Friday, December 9, 2005
Books worth buying
The hard working staff here at danieldrezner.com has noticed a trend in recent e-mails, along the lines of, "Say, Dan, what books would you recommend for the holidays?"
Well, I can't help much with the holiday-themed books. What I can do is recommend the books I've been reading recently:
Ian Urbina, Life's Little Annoyances: True Tales of People Who Just Can't Take It Anymore. Back in March I blogged about one of Urbina's New York Times stories about the small rebellions against petty annoyances. Urbina's story must have struck a nerve -- six months later he's got a short book chronicling more examples. Do check out his website at www.lifeslittleannoyances.comThat's all for now -- read those and report back while I wend my way to Hong Kong.
The ne plus ultra in outsourcing
David Barboza of the New York Times wins my Outsourcing Outrage of the Year award with, "Ogre to Slay? Outsource It to Chinese" :
One of China's newest factories operates here in the basement of an old warehouse. Posters of World of Warcraft and Magic Land hang above a corps of young people glued to their computer screens, pounding away at their keyboards in the latest hustle for money.Read the whole thing. This is the perfect outsourcing story to generate outrage among perennially indignant. Why?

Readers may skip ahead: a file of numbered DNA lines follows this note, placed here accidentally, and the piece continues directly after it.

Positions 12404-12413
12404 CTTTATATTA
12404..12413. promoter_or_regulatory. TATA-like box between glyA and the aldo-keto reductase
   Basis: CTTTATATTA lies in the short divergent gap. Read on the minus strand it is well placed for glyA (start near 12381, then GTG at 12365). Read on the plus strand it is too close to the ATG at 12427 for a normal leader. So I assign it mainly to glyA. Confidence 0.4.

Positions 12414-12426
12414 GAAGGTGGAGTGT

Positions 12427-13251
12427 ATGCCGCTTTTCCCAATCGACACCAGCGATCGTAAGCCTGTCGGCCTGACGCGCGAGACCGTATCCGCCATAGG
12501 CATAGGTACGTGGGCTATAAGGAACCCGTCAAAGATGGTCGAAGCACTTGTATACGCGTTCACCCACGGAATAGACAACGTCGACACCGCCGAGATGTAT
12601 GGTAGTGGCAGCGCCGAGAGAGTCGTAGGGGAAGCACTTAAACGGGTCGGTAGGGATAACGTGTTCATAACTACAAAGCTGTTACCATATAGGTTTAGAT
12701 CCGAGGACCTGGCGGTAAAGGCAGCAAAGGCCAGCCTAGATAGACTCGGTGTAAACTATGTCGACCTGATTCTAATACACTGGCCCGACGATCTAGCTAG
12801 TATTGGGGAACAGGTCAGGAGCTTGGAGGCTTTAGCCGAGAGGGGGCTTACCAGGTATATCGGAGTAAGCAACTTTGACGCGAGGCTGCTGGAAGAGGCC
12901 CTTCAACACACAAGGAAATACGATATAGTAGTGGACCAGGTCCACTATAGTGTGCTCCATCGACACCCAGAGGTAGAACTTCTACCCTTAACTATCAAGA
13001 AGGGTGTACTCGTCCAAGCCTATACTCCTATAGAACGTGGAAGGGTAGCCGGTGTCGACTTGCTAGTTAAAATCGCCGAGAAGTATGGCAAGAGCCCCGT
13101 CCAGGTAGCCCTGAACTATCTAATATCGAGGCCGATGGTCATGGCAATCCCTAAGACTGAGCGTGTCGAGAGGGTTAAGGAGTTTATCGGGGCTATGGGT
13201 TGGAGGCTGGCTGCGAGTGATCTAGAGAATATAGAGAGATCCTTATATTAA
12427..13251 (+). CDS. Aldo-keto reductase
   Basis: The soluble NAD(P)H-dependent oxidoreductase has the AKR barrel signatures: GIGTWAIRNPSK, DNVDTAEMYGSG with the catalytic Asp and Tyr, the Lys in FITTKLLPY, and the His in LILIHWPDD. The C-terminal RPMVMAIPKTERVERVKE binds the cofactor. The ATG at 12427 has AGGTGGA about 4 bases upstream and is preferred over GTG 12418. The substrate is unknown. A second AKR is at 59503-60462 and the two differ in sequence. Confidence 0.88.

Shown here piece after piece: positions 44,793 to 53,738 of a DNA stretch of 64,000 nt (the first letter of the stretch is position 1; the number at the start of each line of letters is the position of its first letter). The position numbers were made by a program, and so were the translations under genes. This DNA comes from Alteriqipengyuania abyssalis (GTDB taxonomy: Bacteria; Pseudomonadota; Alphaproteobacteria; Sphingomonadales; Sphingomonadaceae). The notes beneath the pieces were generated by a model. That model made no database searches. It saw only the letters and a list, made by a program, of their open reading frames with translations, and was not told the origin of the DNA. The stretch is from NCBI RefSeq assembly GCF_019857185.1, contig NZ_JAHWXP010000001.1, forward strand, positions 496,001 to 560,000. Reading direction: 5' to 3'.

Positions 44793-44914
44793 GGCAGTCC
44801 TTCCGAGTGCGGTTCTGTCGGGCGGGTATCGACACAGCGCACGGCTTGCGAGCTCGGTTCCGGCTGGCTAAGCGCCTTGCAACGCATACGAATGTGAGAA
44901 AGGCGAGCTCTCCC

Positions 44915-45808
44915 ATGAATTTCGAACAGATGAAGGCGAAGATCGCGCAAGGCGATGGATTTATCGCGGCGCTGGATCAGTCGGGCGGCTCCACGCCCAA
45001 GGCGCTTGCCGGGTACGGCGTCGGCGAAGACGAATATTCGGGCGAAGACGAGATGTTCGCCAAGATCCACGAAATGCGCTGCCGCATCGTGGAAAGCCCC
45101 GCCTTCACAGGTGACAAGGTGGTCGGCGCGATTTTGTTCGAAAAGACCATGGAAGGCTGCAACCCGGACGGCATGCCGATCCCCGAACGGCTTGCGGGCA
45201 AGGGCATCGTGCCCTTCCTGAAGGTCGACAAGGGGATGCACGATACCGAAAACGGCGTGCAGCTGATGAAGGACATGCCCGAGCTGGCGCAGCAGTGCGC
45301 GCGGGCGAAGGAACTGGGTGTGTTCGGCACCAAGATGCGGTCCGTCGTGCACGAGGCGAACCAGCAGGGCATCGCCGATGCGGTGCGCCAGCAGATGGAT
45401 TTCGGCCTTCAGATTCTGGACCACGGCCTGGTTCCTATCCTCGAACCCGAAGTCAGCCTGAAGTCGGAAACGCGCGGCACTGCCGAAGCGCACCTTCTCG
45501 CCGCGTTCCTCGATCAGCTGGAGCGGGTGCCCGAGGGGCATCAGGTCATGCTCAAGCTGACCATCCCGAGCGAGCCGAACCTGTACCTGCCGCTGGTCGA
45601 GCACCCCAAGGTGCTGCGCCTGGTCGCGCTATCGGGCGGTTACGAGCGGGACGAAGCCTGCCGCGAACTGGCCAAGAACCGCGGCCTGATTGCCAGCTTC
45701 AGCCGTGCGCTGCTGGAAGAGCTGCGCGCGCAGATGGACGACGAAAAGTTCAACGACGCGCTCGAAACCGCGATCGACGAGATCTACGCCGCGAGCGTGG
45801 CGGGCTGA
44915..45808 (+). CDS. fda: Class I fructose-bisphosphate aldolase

1) The story highlights the apparent sloth and excessive affluence of Americans that inflames the passiuons of the puritanical left and right;I eagerly await the first calls for legislation banning this kind of offshore outsourcing.
Thursday, December 8, 2005
I'm always the last to find out....
Virginia writes, "I don't expect to win, but I do hope to beat Dan Drezner." I'm getting creamed, so this is indeed a possibility.
[Any way to boost your numbers?--ed. Well, Megan McArdle has a foolproof approach to getting votes: "Please go vote for us. Because if we don't win, I'll cry. Big, fat tears rolling out of my dewy green eyes, staining my porcelain cheeks as my body racks with sobs. No one wants that." Alas, you have neither green eyes nor porcelain skin--ed. No.... but think of my lovely wife, who has green eyes, porcelain skin.... and dimples that disappear when she's sad. Vote for me -- don't make my wife's dimples go away. Oh, man, that's low--ed.]
This week in the Ahmadinejad follies...
Iranian President Mahmoud Ahmadinejad is the gift that keeps on giving as far as I'm concerned. According to Reuters's Paul Hughes, Ahmadinejad put his foot in his mouth in Saudi Arabia today: